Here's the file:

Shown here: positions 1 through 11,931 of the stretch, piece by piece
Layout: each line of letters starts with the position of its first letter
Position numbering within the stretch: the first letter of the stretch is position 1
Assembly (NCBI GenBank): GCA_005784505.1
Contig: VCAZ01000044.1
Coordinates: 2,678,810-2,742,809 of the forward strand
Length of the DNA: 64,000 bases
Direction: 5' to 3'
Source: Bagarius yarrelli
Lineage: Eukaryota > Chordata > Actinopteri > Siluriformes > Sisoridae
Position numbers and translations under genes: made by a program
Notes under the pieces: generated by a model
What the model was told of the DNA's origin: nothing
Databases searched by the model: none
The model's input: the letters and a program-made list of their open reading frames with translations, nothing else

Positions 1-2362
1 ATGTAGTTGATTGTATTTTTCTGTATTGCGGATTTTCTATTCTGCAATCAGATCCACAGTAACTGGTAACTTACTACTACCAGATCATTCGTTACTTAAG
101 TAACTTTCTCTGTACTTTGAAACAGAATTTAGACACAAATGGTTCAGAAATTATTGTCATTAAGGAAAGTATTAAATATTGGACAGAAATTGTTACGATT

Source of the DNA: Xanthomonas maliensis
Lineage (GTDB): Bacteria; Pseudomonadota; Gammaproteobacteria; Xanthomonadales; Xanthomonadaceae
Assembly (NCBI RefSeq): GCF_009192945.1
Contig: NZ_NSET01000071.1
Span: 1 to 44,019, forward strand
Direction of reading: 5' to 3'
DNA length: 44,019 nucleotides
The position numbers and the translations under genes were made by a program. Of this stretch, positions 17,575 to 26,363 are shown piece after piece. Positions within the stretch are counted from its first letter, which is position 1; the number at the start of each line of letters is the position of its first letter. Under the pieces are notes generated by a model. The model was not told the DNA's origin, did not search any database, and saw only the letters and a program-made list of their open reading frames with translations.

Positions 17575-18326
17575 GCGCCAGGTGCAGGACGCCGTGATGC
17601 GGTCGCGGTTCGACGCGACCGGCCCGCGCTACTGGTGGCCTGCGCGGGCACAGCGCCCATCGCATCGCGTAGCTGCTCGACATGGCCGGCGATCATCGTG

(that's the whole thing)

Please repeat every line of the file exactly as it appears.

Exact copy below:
Shown here: positions 1 through 11,931 of the stretch, piece by piece
Layout: each line of letters starts with the position of its first letter
Position numbering within the stretch: the first letter of the stretch is position 1
Assembly (NCBI GenBank): GCA_005784505.1
Contig: VCAZ01000044.1
Coordinates: 2,678,810-2,742,809 of the forward strand
Length of the DNA: 64,000 bases
Direction: 5' to 3'
Source: Bagarius yarrelli
Lineage: Eukaryota > Chordata > Actinopteri > Siluriformes > Sisoridae
Position numbers and translations under genes: made by a program
Notes under the pieces: generated by a model
What the model was told of the DNA's origin: nothing
Databases searched by the model: none
The model's input: the letters and a program-made list of their open reading frames with translations, nothing else

Positions 1-2362
1 ATGTAGTTGATTGTATTTTTCTGTATTGCGGATTTTCTATTCTGCAATCAGATCCACAGTAACTGGTAACTTACTACTACCAGATCATTCGTTACTTAAG
101 TAACTTTCTCTGTACTTTGAAACAGAATTTAGACACAAATGGTTCAGAAATTATTGTCATTAAGGAAAGTATTAAATATTGGACAGAAATTGTTACGATT

Source of the DNA: Xanthomonas maliensis
Lineage (GTDB): Bacteria; Pseudomonadota; Gammaproteobacteria; Xanthomonadales; Xanthomonadaceae
Assembly (NCBI RefSeq): GCF_009192945.1
Contig: NZ_NSET01000071.1
Span: 1 to 44,019, forward strand
Direction of reading: 5' to 3'
DNA length: 44,019 nucleotides
The position numbers and the translations under genes were made by a program. Of this stretch, positions 17,575 to 26,363 are shown piece after piece. Positions within the stretch are counted from its first letter, which is position 1; the number at the start of each line of letters is the position of its first letter. Under the pieces are notes generated by a model. The model was not told the DNA's origin, did not search any database, and saw only the letters and a program-made list of their open reading frames with translations.

Positions 17575-18326
17575 GCGCCAGGTGCAGGACGCCGTGATGC
17601 GGTCGCGGTTCGACGCGACCGGCCCGCGCTACTGGTGGCCTGCGCGGGCACAGCGCCCATCGCATCGCGTAGCTGCTCGACATGGCCGGCGATCATCGTG